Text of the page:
CVSA Raises Awareness About Big Rig Brake Failure
The Commercial Vehicle Safety Alliance (CVSA) is working to raise awareness of brake failures within the trucking industry. Over the past year, the CVSA has conducted multiple actions including Operation Airbrake that are designed to correct deficiencies before they cause fatalities. Airbrake failures are a leading cause of truck crashes. These actions could have a significant impact on the rising rate of commercial vehicle accidents.
From June 5th through June 7th, 2018, there were 67,603 inspections conducted on large trucks and buses in the United States and Canada. The inspections identified 11,910 vehicle out-of-service conditions including deficient braking systems.
In all, 4,545 vehicles, or 28.4% of the total, were placed out-of-service due to deficient brake systems. This was the most common reason vehicles failed the inspection. When coupled with problems with brake adjustment, which accounted for 2,612 out-of-service actions, the total number of problems resulting in an out-of-service action was 7,157, or 44.7% of the total.
Brake Safety Week
In September 2018, Brake Safety Week uncovered an even more alarming picture of brake problems on large trucks traveling across the United States and Canada. From September 16th through the 22nd, a total of 35,080 inspections were conducted. These inspections uncovered 4,955 critical brake problems.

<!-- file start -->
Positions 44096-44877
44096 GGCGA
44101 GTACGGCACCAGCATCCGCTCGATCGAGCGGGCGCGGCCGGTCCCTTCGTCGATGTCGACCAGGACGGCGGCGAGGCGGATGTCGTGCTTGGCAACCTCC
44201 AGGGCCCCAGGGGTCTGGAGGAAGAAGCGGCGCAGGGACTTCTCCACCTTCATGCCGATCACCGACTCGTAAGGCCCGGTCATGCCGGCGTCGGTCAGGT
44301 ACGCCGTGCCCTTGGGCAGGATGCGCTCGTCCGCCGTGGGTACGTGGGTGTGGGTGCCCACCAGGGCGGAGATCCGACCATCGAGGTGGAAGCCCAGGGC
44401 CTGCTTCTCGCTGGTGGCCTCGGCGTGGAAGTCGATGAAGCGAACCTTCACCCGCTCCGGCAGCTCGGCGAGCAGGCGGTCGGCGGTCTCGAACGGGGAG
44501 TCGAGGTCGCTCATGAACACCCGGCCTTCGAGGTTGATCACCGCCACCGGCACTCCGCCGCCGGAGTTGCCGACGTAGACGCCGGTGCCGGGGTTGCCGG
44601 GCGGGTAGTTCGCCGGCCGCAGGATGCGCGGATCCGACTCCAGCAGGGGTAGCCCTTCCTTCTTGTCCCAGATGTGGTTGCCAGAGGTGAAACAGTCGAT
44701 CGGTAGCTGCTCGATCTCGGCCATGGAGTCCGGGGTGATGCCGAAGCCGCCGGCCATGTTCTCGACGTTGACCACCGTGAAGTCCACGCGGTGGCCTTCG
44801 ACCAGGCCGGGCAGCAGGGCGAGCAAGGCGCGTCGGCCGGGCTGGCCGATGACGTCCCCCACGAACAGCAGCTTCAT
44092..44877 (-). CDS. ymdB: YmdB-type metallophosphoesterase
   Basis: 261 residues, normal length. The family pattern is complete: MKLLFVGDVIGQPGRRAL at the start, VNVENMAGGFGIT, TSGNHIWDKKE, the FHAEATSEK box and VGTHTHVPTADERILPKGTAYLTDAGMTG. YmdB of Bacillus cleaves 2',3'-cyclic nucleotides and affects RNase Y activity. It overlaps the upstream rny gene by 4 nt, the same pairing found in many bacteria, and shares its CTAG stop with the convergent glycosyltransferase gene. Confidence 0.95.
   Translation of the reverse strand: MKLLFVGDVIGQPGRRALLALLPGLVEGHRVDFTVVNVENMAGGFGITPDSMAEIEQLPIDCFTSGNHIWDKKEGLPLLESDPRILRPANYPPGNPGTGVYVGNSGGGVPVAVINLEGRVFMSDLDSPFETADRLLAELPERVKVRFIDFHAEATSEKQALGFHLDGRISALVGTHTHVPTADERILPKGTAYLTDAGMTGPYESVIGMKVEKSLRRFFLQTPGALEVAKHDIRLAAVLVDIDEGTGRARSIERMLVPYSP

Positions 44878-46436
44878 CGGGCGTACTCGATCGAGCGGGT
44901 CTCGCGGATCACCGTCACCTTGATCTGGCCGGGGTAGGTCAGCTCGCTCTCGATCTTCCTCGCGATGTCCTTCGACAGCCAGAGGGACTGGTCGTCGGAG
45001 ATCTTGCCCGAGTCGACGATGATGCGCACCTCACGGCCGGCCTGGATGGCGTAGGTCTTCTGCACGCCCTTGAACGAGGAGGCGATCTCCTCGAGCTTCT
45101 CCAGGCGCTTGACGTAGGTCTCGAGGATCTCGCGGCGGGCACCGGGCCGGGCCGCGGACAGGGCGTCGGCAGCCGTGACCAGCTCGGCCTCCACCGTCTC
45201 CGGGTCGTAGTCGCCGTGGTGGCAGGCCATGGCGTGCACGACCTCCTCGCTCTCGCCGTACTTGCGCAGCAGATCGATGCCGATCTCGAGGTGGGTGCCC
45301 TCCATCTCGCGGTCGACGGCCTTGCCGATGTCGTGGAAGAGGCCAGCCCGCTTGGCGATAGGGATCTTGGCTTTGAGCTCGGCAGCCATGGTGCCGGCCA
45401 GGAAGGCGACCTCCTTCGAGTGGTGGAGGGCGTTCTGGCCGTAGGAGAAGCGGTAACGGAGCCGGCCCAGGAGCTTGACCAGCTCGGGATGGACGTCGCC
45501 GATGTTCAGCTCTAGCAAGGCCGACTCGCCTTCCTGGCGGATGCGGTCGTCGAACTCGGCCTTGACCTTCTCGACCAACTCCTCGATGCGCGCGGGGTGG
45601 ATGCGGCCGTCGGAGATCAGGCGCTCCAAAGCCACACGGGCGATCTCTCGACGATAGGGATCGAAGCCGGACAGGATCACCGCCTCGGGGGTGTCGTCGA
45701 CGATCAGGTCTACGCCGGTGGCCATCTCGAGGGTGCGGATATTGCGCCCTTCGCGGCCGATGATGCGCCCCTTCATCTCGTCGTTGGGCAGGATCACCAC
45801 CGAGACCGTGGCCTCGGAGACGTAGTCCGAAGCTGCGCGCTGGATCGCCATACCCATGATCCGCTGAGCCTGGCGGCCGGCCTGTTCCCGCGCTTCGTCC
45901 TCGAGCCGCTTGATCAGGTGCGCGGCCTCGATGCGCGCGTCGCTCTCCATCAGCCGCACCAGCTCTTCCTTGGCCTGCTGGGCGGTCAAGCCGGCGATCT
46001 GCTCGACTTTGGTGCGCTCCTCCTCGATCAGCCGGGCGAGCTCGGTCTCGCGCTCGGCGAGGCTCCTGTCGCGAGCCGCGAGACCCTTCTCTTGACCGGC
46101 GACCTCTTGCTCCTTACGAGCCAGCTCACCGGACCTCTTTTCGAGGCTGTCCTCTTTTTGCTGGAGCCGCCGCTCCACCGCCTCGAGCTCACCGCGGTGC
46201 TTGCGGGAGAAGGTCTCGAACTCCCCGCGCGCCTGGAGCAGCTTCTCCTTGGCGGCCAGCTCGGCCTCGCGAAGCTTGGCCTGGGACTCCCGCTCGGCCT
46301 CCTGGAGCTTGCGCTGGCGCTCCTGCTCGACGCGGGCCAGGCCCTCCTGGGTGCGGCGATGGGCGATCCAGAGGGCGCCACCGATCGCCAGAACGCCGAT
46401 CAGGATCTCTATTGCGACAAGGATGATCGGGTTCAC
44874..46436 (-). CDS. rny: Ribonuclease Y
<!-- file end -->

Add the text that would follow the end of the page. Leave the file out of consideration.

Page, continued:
The inspections discovered 2,176 ABS violations for air-braked power units. They also discovered 2,224 ABS violations on trailers. A total of 234 ABS related violations were recorded on hydraulic-braked trucks, and 13 ABS violations on motorcoaches/buses.
In all, the Federal Motor Carrier Safety Administration (FMCSA) identified more than 1 million brake-related violations in 2018. Of the top 20 violations last year, 7 were related to deficient braking systems. Brake failures are a leading cause of large vehicle accidents. This is why the CVSA and FMCSA are stepping up inspections and enforcement.
It is hoped that as awareness of these truck safety enforcement measures spreads, operators will take greater efforts towards preventing brake failures. In particular, they are using these inspections and safety inspections as an opportunity to educate drivers of potential problems so they can take action before they lose control over their vehicle. With more than 1 million deficiencies discovered in just one year, they are fighting an uphill battle but it is a battle they are determined to win.